Mladic, Ratko (b. 1943)
MLADIĆ, RATKO (b. 1943)BIBLIOGRAPHY
Bosnian Serb general and accused war criminal.
Ratko Mladić, a Bosnian Serb, is the son of a partisan fighter killed when Mladić was two. Then occupied by the Axis, Bosnia-Herzegovina was administered by a Nazi puppet regime, the Independent State of Croatia, which attempted the genocide of the Serbs; some three hundred thousand of them perished on its territory. Many fled to the ranks of Tito's (Josip Broz, 1892–1980) communist-led partisans, and Bosnian Serbs achieved a formidable postwar presence in the Communist Party of Yugoslavia, and in the Yugoslav People's Army (YPA), which Mladić chose to enter as a career soldier. Noted for his organizing skills, in 1991 he was chief of staff to the Army Corps based at Knin, in Croatia's Krajina, an area where Serb nationalist insurgency was waxing strong as Croatia moved toward independence. Mladić gave substantial material and moral support to the self-styled Serb Army of the Krajina, apparently without authorization from his military superiors.
In April 1992 the Federal Socialist Republic of Yugoslavia disappeared from the map. The Federal Republic of Yugoslavia (FRY) came into being, comprising only two of the six former communist republics, Serbia and Montenegro, with Slobodan Milošević (1941–2006) as president. One of his first acts was to promote Mladić to the rank of general in the Army of Yugoslavia, as the YPA was now restyled. Full-scale war broke out in Bosnia-Herzegovina, at which point the Army of Yugoslavia split to form the Army of Republika Srpska, more usually referred to as the Bosnian Serb Army (BSA). Mladić became military commander of the BSA at Milošević's insistence, but notionally he owed his appointment to a new political chief, Radovan Karadžić (b. 1945). On 27 March 1992, the Bosnian Serbs proclaimed an independent Republika Srpska (Serb Republic) within Bosnia-Herzegovina, and rejected the internationally recognized authority of the Sarajevo government. Karadžić was president of the new entity, with its representative assembly at Pale, twenty kilometers from Sarajevo. Milošević in this way represented the conflict in Bosnia as a civil war to which Belgrade was not party—the BSA was supposedly made up of fifty to eighty thousand troops of Bosnian origin, and therefore was not characterized as an invasion force. The United States and some European countries chose to swallow this nonsensical fiction for inglorious reasons of their own, with horrifying consequences.
The massive firepower of the BSA overwhelmed the Bosnian army loyal to Sarajevo, crippled by a Western embargo on the supply of arms. By 2 May 1992 Sarajevo was under close siege, and the Serbs controlled 70 percent of the territory of Bosnia-Herzegovina, a situation that remained unchanged until the last days of the war. Mladić's troops waged war against a people and a culture, in active collusion with paramilitaries from Serbia, in a sustained campaign of ethnic cleansing. The Muslim intelligentsia was targeted for elimination, and Serb forces carried out the wholesale destruction of all Islamic artifacts, from mosques to books. The Western media reported detention camps (some of them killing centers), mass rape, and the butchering of helpless civilians. Mladić was utterly contemptuous of international condemnation. As the war turned against him he revealed a streak of erratic wildness by threatening to bomb Western capitals, while his forces shot down NATO planes and took United Nations personnel as hostages, none of which advanced the Serbs' cause either militarily or politically. Mladić's worst crimes were committed in July 1995, when combined Croatian and Bosnian offensives were rolling the Serbs back. The Serbs retaliated by taking the UN "safe areas" of Ž epa and Srebrenica, and at Srebrenica massacred seven thousand Muslims. For this atrocity, Mladić was indicted as a war criminal by the International Criminal Tribunal for the Former Yugoslavia.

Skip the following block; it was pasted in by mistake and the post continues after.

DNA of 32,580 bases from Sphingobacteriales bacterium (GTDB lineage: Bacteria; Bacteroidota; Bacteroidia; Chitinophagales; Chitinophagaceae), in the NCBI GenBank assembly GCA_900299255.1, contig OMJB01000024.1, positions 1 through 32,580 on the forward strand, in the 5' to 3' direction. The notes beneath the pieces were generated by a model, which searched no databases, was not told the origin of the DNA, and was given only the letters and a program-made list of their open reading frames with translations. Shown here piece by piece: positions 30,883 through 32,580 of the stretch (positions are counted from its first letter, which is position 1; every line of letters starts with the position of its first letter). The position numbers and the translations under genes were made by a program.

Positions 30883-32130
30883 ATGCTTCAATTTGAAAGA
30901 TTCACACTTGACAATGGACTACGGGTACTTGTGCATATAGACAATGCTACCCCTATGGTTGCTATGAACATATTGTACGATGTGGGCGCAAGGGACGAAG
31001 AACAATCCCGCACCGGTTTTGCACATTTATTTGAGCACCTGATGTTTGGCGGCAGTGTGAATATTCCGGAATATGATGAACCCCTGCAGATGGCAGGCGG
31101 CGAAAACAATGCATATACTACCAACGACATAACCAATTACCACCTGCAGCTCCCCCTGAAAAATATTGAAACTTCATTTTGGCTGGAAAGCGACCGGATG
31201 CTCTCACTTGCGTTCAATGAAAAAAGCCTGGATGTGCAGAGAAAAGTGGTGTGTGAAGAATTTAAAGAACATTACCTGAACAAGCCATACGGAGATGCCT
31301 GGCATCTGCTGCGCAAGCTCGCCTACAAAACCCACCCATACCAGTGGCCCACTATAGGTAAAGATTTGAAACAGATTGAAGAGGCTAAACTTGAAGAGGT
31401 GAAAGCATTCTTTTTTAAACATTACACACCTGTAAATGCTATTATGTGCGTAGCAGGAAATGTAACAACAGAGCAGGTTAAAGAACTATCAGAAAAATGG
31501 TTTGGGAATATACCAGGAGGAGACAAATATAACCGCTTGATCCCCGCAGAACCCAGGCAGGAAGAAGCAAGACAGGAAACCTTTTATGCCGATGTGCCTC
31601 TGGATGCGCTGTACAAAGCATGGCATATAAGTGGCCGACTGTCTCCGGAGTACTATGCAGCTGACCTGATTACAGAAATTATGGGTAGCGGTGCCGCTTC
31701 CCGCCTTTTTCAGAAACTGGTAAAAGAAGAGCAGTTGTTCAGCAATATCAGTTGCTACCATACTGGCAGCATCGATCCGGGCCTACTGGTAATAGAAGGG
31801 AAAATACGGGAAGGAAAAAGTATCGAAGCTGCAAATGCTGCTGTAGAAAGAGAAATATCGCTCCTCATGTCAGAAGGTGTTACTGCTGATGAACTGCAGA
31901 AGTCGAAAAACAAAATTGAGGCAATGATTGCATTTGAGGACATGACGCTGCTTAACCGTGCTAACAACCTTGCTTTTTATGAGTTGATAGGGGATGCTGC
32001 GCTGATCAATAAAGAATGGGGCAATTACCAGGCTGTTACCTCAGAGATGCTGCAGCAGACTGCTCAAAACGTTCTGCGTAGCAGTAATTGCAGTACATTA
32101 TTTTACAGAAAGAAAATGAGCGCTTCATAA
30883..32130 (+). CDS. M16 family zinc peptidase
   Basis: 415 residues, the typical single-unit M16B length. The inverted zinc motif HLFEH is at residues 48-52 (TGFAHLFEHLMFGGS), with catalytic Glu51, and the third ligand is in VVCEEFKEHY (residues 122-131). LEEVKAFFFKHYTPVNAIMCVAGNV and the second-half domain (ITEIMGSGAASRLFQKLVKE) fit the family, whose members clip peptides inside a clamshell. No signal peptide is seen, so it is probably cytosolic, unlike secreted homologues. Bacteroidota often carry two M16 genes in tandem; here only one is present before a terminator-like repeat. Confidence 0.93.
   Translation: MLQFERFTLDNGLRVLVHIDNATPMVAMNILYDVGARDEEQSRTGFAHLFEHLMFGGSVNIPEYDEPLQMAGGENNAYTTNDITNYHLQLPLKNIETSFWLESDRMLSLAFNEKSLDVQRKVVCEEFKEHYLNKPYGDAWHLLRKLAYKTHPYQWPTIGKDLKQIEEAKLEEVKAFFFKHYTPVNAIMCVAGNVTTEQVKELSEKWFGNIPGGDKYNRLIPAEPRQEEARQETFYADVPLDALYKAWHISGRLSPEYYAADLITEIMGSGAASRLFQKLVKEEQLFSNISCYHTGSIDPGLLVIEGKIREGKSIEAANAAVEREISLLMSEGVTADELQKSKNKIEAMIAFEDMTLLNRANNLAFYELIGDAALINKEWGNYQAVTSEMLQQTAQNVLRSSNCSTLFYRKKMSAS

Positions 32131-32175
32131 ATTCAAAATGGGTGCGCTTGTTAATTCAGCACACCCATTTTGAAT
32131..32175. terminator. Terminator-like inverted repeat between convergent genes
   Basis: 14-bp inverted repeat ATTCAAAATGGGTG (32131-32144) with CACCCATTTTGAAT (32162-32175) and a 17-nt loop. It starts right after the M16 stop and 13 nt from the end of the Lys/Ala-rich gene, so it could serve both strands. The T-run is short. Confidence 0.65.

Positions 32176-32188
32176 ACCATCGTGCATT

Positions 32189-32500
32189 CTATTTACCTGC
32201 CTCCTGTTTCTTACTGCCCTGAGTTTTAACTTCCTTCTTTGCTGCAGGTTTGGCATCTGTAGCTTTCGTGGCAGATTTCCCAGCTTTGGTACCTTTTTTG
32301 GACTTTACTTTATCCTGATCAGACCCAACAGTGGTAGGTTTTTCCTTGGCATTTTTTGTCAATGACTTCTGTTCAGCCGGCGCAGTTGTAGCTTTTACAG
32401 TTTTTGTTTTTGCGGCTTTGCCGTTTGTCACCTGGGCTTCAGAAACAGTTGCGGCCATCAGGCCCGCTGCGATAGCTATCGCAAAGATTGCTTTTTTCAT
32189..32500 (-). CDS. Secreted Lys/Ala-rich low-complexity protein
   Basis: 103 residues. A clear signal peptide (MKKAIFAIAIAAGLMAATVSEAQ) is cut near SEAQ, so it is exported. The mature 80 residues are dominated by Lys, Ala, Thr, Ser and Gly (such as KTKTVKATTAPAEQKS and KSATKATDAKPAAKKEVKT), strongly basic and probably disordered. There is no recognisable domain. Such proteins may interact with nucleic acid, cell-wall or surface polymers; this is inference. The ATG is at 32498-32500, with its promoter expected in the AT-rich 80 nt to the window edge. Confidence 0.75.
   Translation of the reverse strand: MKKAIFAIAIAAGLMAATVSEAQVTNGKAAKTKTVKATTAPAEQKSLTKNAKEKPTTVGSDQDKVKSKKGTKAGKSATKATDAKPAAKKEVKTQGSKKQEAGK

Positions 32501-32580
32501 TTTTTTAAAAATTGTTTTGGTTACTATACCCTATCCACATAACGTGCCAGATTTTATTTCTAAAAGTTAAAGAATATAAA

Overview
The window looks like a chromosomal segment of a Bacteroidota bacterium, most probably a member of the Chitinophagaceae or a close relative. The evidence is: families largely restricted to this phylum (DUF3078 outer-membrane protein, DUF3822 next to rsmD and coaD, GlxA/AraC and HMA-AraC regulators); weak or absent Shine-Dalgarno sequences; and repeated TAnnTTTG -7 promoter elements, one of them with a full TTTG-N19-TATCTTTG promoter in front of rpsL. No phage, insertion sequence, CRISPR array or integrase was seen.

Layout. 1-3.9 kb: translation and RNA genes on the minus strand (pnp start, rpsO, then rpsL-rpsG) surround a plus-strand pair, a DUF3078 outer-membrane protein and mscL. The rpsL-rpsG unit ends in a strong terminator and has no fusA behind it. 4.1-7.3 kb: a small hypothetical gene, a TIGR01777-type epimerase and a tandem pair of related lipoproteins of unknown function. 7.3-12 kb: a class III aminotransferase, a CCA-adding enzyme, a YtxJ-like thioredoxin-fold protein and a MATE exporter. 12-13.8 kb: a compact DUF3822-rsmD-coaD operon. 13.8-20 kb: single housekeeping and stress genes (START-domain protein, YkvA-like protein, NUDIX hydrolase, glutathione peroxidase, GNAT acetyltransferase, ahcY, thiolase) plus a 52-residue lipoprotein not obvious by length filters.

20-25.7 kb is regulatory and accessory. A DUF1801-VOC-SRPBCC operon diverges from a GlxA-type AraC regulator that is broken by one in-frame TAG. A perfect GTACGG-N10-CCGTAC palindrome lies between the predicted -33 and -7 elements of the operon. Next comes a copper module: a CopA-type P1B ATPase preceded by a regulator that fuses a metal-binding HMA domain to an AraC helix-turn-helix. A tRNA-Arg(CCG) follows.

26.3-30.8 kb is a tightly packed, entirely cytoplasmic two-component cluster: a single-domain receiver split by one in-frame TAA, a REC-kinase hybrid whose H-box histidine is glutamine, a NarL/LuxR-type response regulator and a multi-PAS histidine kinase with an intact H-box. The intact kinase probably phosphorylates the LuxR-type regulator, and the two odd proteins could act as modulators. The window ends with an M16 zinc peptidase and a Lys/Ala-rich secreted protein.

Charged with two counts of genocide and thirteen other heinous crimes against international law, Mladić is still at large as of 2006. When the Dayton Agreements finally brought peace to Bosnia-Herzegovina in December 1995, he fled to Serbia, and lived openly in Belgrade under the protection of Milošević.SincethefallofMilošević he has remained in hiding, an important pawn in the endgame of the Balkan wars. The chief prosecutor at The Hague, Carla del Ponte (b. 1947), views the failure to capture Mladić as evidence of the bad faith of the government in Belgrade, although it is more likely he is being sheltered by elements of the military and security police operating outside the law. The threat of economic sanctions by the United States, which shares del Ponte's view that Mladić's capture is of the first importance in settling accounts with the Milošević's military subordinates in Bosnia surrendered themselves in 2004. Mladić is very unlikely to follow them willingly, but in 2006 the net around him seemed to be slowly closing.
Bulatović regime, may partly explain whý, Ljiljana. General Mladić. Belgrade, Serbia, 1996.
O'Shea, Brendan. Perception and Reality in the Modern Yugoslav Conflict: Myth, Falsehood, and Deceit 1991–1995. New York, 2005. Has a great deal of interest to say about the character and conduct of Mladić, in the context of a survey of the war in Bosnia written by someone close to events.